Well, given the fact that Major Rager is a one man thing, so far, I guess my answer here would be Pink Floyd. But I´ll tell you this, I really like how David Bowie reinvented himself over and over. Every record is different and I embrace change very easily. I love new twists and when artists get out of their comfort zone and take new challenges. And this is only to mention music influences, if we got into films, literature and travels, we would be here for weeks.
Which musician would you like to work with one day?
       I have had a few jams with my mate Frenchies, we tried a couple of moody tunes, very soundtrack like, and it might be something we can work on for the future. Another lad from my day job Rob Brander (from the Marsicans) has been joking about writing the “Ballad of Keighley Rick”. Good times…

          When are you planning to release another record?


       Do you consider that Major Rager would have worked out differently if you were still in Portugal, or Internet allows things to work the same?

      This is as tricky as talking about the butterfly effect. A friend of mine gave me a keyboard back in Glasgow, I never owned a keyboard which had a “proper” piano sound up until then. And I always envied people like, for instance, when you are at party, and there is piano, and someone in that room can play a Queen song or two, I couldn´t play shit. Mind you that playing the piano and playing a synthesizer are two different things. It´s like flying a Boeing 747 and flying an X-Wing.  So after that I started practicing by myself for a couple of hours, everyday. I also lived in Sheffield for some time and after watching the documentary Synth Britannia I thought that that city could have been an influence of some sort, it´s hard to say. One thing is certain, if I stayed back in Portugal, Major Rager would not have happened, I would probably still have the same job and still play in the same bands. But all those hours playing Richard Wright´s chops from Pompeii when I was teenager paid off big time…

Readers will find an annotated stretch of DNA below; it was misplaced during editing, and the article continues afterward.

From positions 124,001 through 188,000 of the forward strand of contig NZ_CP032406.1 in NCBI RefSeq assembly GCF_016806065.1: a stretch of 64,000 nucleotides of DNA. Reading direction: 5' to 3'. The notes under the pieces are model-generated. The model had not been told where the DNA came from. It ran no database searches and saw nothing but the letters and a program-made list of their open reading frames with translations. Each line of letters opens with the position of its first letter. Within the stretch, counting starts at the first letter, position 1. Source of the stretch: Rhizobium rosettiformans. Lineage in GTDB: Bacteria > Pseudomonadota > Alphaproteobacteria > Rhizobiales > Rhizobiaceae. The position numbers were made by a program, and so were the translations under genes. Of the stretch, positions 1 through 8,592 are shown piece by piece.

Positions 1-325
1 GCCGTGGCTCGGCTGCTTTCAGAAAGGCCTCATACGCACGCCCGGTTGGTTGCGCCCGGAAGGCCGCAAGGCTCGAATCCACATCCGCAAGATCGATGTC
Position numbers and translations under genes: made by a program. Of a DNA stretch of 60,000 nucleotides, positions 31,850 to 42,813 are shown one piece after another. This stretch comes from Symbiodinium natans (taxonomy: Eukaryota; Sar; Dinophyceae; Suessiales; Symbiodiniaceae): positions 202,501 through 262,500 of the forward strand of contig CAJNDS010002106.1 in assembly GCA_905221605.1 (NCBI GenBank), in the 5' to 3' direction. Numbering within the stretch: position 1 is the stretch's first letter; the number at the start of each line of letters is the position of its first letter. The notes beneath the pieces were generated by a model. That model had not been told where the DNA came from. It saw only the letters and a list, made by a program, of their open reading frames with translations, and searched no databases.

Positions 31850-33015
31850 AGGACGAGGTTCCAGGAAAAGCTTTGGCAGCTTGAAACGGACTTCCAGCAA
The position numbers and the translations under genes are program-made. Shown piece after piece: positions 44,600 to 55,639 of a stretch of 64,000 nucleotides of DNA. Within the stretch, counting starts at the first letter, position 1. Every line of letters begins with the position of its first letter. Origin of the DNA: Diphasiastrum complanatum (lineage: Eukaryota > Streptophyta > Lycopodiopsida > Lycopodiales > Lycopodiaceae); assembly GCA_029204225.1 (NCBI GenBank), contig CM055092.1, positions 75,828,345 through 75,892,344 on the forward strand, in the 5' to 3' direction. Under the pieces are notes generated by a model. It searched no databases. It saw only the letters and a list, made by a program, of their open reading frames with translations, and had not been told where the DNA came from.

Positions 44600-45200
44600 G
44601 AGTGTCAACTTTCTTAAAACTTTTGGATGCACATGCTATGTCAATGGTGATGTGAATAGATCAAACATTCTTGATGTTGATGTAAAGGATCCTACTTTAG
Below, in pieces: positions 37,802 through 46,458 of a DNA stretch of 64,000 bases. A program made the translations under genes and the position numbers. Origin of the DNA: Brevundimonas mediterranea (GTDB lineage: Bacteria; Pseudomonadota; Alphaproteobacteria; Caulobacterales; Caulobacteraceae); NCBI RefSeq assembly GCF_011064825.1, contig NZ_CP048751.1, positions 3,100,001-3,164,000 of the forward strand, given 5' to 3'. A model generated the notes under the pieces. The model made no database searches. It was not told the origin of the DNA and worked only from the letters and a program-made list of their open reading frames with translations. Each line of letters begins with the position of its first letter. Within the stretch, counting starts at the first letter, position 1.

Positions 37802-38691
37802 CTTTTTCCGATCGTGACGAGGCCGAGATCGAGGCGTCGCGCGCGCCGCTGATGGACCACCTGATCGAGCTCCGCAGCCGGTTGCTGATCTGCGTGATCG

What else can we expect from Major Rager, what is it that you have in store for the next future?

       I think I´ve started what you might call the pre-production phase for the next record. I learned a lot with the previous one in terms of mix and mastering because it was the first time I had to do it all myself. I am more aware of what sounds work better and which don´t but I am on the verge of investing in some hardware synths as well so there is a lot going on right now. One thing is for certain, the next album has a more detailed story behind it like a little narrative, unlike the previous one which is more like little stories.
           Is there any advice that you would like to give to new musicians and projects who might follow your example?
       There are a lot more valuable lessons in failure than success.   

       Per Aspera Ad Astra (2015)

     So, what to say about this album of Major Rager, Per Aspera Ad Astra? Well, it is very different from everything else you have seen featured in this webzine. And no, Lachryma Christi is not turning into a electronic music magazine, but this project is too important in the development of this musician's career, who is also a Black Metal musican, and is also very important as a example of "not giving a shit" about what is it to be more or less "true" in the Black Metal scene.
   Major Rager is more than anything a synthwave and electronic music project. It has loads of sounds to explore, especially if you listen to it with your headphones. It becomes a extraordinary journey to something like a 80's spaceship. Per Aspera Ad Astra is at the same time very symphonic, melodic, nostalgic for those who were already around by the 80's. The beats are just perfect. The keyboards go from strings to pipe organs, bringing loads of dimension and entertainment. There are some more obscure sounds that brings to mind some melodies of Teasanna Satanna, especially in the song Mermaid Moon. The influence is clearly there. However, everything matches perfectly and Lachryma Christi hopes the next album will be as good or even better. The best song for LC is The Sirens of Europa. Quite catchy, even beautiful tune. 
     Clearly, the musician had fun doing the project, only giving us a big lesson about doing what the fuck we feel like and whatever makes us happy. Honestly, give it a go, it is awesome!

      You can read more information about Major Rager here:



... Major Rager's debut album "Per Aspera Ad Astra" is available as a digital download at https://major-rager.bandcamp.com and also streaming on Spotify, Apple Music, Souncloud and Youtube.

No comments:

Post a Comment